Need a new case trimmer Whats the Best?


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ArkansasFatboy
November 27, 2008, 04:50 PM
Guys I'm in the market for a new case trimmer. I don't need a power trimmer a hand crank will be fine. I just want one thats easy to adjust and is accurate. I have an old rcbs collet case trimmer that works but isn't as accurate or as easy to adjust as I would like. Any info would be appreciated

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lgbloader
November 27, 2008, 05:06 PM
Hey Fatboy, (no pun intended)

I'm pretty happy with my Redding trimmer. It's basic and straight forward and easy to use. It has a micrometer so it makes adjustments very precise.

Here is the Link:

http://www.redding-reloading.com/pages/model2400.html

Hope it helps.

LGB

joneb
November 27, 2008, 05:14 PM
I use a Wilson case trimmer for rifle, it works very well.

ranger335v
November 27, 2008, 08:35 PM
"Best" hand operated trimmer is a Wilson.

I have a Lyman "Universal" with all the accessories and love it.

BigJakeJ1s
November 28, 2008, 12:09 AM
+1 for Wilson. Very easy to use and incredibly accurate. Sinclair sells a micrometer adjustment for it that is very nice, but not necessary.

Andy

rfwobbly
November 28, 2008, 12:35 AM
I'm still getting +/-.001 out of a 20 year old Lyman purchased used. Some of your issues might be the "setup". Before you buy a new trimmer, try hard-mounting (screws or epoxy) your existing unit to a 16" length of 1x4 wood. Then glue a 4x16" piece of that non-skid carpet cushion to the bottom of the board. It will sit on your bench without jumping around and the accuracy will improve.

Idano
November 28, 2008, 01:00 AM
My vote is for the Possumhollow

R.W.Dale
November 28, 2008, 01:05 AM
The lee trimmers coupled with a pair of pliers and a cordless drill will run away from most other dedicated units.

I load and shoot vurtiually every weekend and have thousands invested in components and equipment, But I've never felt the need to move beyond the Lee trimming method. Hand crank units obsoletely suck by comparison

USSR
November 28, 2008, 08:52 AM
"Best" hand operated trimmer is a Wilson.

+2.

Don

Walkalong
November 28, 2008, 08:57 AM
Yep, + 3, then comes the Forster (http://www.forsterproducts.com/Pages/case_trimmers.htm).

If you need to do high volume, the afore mentioned Possum Hollow (http://www.possumhollowproducts.com/kwick-case-trimmers.html) trimmer is real good and relatively inexpensive. After that you jump up to the motorized machines like the RCBS or what is considered the Cadillac, The Giraud. (http://www.giraudtool.com/)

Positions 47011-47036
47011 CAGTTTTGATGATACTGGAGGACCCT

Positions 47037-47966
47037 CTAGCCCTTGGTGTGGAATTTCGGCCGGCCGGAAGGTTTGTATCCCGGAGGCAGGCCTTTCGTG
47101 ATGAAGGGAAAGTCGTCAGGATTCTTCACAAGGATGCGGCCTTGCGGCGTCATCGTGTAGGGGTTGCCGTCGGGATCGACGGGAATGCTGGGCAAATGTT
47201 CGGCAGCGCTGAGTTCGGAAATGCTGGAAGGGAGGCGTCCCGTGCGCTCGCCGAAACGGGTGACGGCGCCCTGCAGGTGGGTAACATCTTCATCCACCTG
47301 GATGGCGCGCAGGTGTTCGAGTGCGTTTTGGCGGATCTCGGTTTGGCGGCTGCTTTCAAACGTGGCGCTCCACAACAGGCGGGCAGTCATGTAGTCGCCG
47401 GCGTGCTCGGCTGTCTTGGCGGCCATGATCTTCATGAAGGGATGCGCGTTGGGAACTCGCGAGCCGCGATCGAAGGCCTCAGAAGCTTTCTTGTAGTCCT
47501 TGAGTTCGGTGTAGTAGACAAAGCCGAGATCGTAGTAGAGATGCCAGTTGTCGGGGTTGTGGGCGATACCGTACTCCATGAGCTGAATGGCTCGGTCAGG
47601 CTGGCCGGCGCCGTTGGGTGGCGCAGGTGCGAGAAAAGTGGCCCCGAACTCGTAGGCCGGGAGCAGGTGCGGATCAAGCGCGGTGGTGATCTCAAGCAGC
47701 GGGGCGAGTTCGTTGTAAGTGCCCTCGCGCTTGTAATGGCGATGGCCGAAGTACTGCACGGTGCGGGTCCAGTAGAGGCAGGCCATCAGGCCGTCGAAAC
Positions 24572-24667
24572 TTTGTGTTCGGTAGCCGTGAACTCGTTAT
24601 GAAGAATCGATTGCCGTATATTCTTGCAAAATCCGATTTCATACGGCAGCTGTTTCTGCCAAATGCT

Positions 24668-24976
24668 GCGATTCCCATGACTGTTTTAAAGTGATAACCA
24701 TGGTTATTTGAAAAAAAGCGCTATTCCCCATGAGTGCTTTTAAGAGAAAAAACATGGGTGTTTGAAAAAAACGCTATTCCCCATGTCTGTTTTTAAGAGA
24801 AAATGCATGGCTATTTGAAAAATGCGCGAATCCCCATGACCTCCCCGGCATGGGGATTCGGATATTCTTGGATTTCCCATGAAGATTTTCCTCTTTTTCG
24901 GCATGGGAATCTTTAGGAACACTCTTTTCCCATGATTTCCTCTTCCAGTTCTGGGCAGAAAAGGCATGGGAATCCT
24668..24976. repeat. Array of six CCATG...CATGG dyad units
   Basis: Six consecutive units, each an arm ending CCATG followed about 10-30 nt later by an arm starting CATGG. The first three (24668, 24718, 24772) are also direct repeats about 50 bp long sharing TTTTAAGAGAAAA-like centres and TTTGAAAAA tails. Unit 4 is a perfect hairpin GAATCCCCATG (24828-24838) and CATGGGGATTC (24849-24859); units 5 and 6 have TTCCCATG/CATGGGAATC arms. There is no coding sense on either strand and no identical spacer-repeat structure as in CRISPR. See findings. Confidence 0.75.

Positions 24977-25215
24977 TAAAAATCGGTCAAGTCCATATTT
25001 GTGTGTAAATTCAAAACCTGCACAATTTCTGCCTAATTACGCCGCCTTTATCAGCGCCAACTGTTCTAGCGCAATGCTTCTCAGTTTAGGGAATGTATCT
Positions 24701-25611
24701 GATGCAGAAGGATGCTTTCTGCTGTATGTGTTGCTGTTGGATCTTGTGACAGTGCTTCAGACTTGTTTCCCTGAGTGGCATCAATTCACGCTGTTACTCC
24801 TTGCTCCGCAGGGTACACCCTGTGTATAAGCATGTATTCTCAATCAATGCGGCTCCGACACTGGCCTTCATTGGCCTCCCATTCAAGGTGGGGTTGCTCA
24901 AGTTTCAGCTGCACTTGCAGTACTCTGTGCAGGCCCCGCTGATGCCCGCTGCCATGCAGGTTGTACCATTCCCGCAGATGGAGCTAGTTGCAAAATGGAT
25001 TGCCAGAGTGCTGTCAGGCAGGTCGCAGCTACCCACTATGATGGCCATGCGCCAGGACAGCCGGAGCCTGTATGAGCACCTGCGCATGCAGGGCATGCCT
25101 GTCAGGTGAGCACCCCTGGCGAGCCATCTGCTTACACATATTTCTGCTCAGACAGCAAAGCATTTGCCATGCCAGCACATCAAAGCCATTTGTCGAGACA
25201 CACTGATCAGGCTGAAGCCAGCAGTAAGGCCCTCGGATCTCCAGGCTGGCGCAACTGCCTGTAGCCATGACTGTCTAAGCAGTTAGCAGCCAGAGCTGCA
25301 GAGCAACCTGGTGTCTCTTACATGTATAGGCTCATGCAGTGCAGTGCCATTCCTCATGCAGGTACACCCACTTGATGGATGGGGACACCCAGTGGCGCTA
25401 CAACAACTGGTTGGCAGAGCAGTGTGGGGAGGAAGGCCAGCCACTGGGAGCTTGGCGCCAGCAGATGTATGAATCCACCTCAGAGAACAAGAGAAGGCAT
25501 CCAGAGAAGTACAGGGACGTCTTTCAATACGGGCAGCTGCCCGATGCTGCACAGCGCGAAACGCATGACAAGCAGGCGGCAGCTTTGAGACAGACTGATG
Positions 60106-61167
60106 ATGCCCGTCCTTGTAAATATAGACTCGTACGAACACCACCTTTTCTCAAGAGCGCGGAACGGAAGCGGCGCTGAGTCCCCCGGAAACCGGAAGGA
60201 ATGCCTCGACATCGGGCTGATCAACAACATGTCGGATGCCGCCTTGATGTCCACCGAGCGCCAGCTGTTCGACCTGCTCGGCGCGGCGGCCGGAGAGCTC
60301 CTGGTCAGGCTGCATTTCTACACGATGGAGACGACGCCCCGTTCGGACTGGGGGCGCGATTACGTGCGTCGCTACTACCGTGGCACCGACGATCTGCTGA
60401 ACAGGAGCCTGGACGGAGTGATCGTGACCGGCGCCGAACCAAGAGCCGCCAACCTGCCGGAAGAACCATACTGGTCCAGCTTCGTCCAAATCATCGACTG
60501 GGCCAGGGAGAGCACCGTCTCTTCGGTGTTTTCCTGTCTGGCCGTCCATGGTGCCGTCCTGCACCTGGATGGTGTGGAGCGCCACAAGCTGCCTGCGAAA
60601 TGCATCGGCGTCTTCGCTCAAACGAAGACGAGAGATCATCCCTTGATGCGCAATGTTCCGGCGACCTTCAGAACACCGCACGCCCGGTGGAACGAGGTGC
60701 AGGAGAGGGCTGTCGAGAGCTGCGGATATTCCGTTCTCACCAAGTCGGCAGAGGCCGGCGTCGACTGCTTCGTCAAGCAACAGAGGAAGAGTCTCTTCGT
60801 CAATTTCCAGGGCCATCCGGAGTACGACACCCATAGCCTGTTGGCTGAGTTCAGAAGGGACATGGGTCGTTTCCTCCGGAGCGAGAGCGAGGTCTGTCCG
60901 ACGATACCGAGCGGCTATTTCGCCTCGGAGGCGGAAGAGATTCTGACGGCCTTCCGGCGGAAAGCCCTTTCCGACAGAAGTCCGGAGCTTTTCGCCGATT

I have a Wilson trimmer, and an old RCBS trimmer, probably exactly like yours, and the Forster is more consistent, and of course, so is the Wilson, but I only use it for my Benchrest cases.

TooTaxed
November 28, 2008, 03:04 PM
I've primarily used Forsters...until I experimented with the Lee! Can't beat it for the price, accuracy, and utter simplicity. (Decided to try the Lee when I was shopping for a new cutter for my Forster.)

All you need is the basic cutter and lock stud ($5 at Midway): Add a case length guide and shellholder set ($4) for each cartridge you want to trim. And that's all you need for manual and power trimming! You can add a ball handle for the cutter for $5 if you want to stick with manual operation...but why, since the other has power capability?

Screw the case length guide into the cutter head, lock a de-capped case into the shell holder with the lock stud, insert the guide into the case and rotate the case with your fingers. When the cutter stops cutting, you are done! The end of the lock stud also fits into a power drill for power cutting...you can either hold the cutter or clamp it to the edge of a table.

Fringe benefit: considerable space saving over a mounted tool. I store mine in the smallest (snack) zip-lok plastic bags, identified by Majik Marker and the original cardboard ID.

Side comment on the Lee Zip Trim...an innovative idea, but the above system is cheaper.

qajaq59
November 28, 2008, 04:02 PM
I've use a Forsters forever. But if was to buy one now I'd get a motorized one.

NuJudge
November 28, 2008, 08:17 PM
I use a Giraud for large volume trimming, and a Forster powered by a hand-drill for lower volume runs.

NC-Mike
November 29, 2008, 01:08 PM
My vote is for the Possumhollow

I've got over a thousand .223 cases to process, haven't started it yet but I'm also waiting for my Possum Hollow cutter from Midway to ship.

I also picked up the power adapter so I can chuck it into the 45 dollar 8 inch drill press I picked up on a Black Friday sale at Northern equipment. :)

I expect that combo to make short work of that chore. I can also chuck up the chamfer and deburring tool as well as a case neck cleaning brush.

K-Dirt
November 29, 2008, 11:20 PM
I have a Wilson and like it. It's very accurate and simple.

John

nksmfamjp
November 29, 2008, 11:40 PM
+4 for the Wilson. I thought I needded a powered trimmer until I got the Wilson.

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